Similar Matrices

We have seen that the commutative property does not hold for matrices, so that if A is an n x n matrix, then 


is not necessarily equal to A.  For different nonsingular matrices P, the above expression will represent different matrices.  However, all such matrices share some important properties as we shall soon see.


Let A and B be an n x n matrices, then A is similar to B if there is a nonsingular matrix P with

        B  =  P-1AP



Consider the matrices




is similar to A.

Notice the three following facts

  1. A is similar to A.

  2. If A is similar to B then B is similar to A.

  3. If A is similar to B and B is similar to C then A is similar to C.


We call a relationship with these three properties an equivalence relationship.  We will prove the third property.

If A is similar to B and B is similar to C then there are matrices P and Q with

        B  =  P-1AP        and        C  =  Q-1BQ

We need to find a matrix R with 

        C  =  R-1AR

We have

        C  =  Q-1BQ  =  Q-1(P-1AP)Q  =  

        (Q-1P-1)A(PQ)  =  (PQ)-1A(PQ)  =  R-1AR

There is a wonderful fact that we state below.



If A and B are similar matrices, then they have the same eigenvalues.



It is enough to show that they have the same characteristic polynomials.  We have

        det(lI - B)  =  det(lI - P-1AP)  =  det(P-1lIP - P-1AP)

        =  det(P-1(lI - A)P)  =  det(lI - A)

Diagonalized Matrices

The easist kind of matrices to deal with are diagonal matrices.  Determinants are simple, the eigenvalues are just the diagonal entries and the eigenvectors are just elements of the standard basis.  Even the inverse is a piece of cake (if the matrix is nonsingular).  Although most matrices are not diagonal, many are diagonalizable, that is they are similar to a diagonal matrix. 


A matrix A is diagonalizable if A is similar to a diagonal matrix D.

        D  =  P-1AP

 The following theorem tells us when a matrix is diagonalizable and if it is how to find its similar diagonal matrix D.


Let A be an n x n matrix.  Then A is diagonalizable if and only if A has n linearly independent eigenvectors.  If so, then 

        D  =  P-1AP

If {v1, ... , vn} are the eigenvectors of A and {l1, ... , ln} are the corresponding eigenvalues, then 

        vj the jth column of P 


        [D]jj  =  lj 



In the last discussion, we saw that the matrix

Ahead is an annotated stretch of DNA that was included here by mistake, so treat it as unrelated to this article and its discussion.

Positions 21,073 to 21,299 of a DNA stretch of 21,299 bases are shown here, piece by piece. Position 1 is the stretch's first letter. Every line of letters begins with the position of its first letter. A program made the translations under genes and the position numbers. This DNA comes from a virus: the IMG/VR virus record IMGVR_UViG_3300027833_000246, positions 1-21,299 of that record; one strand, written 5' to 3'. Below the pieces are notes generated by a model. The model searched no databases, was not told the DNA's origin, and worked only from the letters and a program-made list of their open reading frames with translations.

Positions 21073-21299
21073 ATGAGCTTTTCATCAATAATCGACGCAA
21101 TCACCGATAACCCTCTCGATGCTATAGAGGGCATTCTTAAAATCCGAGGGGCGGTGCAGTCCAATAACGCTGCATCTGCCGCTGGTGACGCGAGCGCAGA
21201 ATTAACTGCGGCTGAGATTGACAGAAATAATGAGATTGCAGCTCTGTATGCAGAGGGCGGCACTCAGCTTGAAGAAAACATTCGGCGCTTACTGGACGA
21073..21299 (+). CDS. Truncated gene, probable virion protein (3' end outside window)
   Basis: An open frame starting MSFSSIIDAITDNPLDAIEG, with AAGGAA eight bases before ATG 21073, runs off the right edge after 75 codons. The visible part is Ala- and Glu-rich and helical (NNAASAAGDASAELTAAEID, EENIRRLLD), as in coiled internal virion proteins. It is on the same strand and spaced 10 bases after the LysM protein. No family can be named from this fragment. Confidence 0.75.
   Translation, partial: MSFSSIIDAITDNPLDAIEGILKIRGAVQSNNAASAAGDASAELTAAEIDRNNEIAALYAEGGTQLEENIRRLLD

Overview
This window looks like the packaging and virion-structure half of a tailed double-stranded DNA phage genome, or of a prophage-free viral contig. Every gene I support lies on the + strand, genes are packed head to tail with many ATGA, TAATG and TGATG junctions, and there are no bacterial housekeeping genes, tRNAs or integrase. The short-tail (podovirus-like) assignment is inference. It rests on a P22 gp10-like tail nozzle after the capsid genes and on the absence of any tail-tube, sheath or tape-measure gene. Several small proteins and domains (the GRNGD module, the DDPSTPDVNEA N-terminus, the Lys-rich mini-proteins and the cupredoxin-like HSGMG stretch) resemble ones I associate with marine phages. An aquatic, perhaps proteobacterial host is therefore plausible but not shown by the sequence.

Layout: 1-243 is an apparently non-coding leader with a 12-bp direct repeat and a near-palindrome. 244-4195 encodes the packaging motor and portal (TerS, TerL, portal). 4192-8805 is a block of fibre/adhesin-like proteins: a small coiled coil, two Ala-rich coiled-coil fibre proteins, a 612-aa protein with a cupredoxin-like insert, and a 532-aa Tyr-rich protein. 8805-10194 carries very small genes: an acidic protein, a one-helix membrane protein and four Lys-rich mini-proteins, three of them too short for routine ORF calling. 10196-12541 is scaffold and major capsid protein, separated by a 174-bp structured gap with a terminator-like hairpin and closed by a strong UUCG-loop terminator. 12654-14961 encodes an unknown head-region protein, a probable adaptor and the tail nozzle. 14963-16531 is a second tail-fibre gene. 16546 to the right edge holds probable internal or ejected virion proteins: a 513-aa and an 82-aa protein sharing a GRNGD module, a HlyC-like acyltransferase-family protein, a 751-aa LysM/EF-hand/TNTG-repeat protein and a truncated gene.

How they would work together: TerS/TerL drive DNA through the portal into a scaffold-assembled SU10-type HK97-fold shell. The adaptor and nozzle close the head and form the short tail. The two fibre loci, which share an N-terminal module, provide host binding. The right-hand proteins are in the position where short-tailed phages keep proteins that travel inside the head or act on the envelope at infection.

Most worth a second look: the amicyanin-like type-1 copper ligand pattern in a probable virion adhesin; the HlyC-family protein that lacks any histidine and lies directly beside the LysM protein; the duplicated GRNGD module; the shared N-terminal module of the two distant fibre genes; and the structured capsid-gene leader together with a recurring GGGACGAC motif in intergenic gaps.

has -1 and 4 as eigenvalues with associated eigenvectors




You can verify that

        D  =  P-1AP

Proof of the Theorem


        D  =  P-1AP

for some diagonal matrix D and nonsingular matrix P, then

        AP  =  PD

Let vi be the jth column of P and [D]jj  =  lj.  Then the jth column of AP is Avi and the jth column of PD is livj.  Hence

        Avj  =  livj 

so that vj is an eigenvector of A with corresponding eigenvalue lj.  Since P has its columns as eigenvectors, and P is nonsingular, rank(P)  =  n, and the columns of P (the eigenvalues of A) are linearly independent.

Next suppose that the eigenvalues of A are linearly independent.  Then form D and P as above.  Then since 

        Avj  =  livj 

The  jth column of AP equals the jth column of PD, hence AP  =  PD.  Since the columns of P are linearly independent, P is nonsingular so that

        D  =  P-1AP


Let A be an n x n matrix with n real and distinct eigenvalues.  Then A is diagonalizable.




        {l1, ... , lk}   and    {v1, ... , vk}


         rank(Span({v1, ... , vk}))  =  k - 1


be the eigenvalues and eigenvectors of A.  We need to show that none of the vectors can be written as a linear combination of the rest.  Without loss of generality, we need show that the first can not be written as a linear combination of the rest.  If

         v1 = c2v2 + ... + cnvk         (1)

We can multiply both sides of the equation by A to get 

         l1v1 = Ac2v2 + ... + Acnvk  =  c2l2v2 + ... + cnlnvk         (2)

Multiply (1) by l1 and subtract it from (2) to get

        c2(l2 - l1)v2 + ... + cn(ln - l1)vn = 0

Since the l's are distinct, the ci's must all be zero, which is a contradiction (otherwise the rank would be less than k - 1).  Hence 

         rankSpan({v1, ... , vk})  =  k

for any k.  In particular, let k  =  n, and the result follows.


Note that the converse certainly does not hold.  For example, the identity matrix I has 1 as all of its eigenvalues, but it is diagonalizable (it is diagonal).


Steps to Diagonalize a Matrix

  1. Find the eigenvalues by finding the roots of the characteristic polynomial.

  2. Find the eigenvectors by finding the null space of A - liI.

  3. If the number of linearly independent vectors is n, then let P be the matrix whose columns are eigenvectors and let D be the diagonal matrix with [D]jj  =  lj


Diagonalize the matrix



We find the characteristic polynomial


The roots are 1 (with multiplicity 2) and 2 (with multiplicity 1).

Now we find the eigenspaces associated with the eigenvalues.  We have


A basis for the null space is 


Next we find a basis for the eigenspace associated with the eigenvalue 2.  We have


A basis for this null space is


Now put this all together to get



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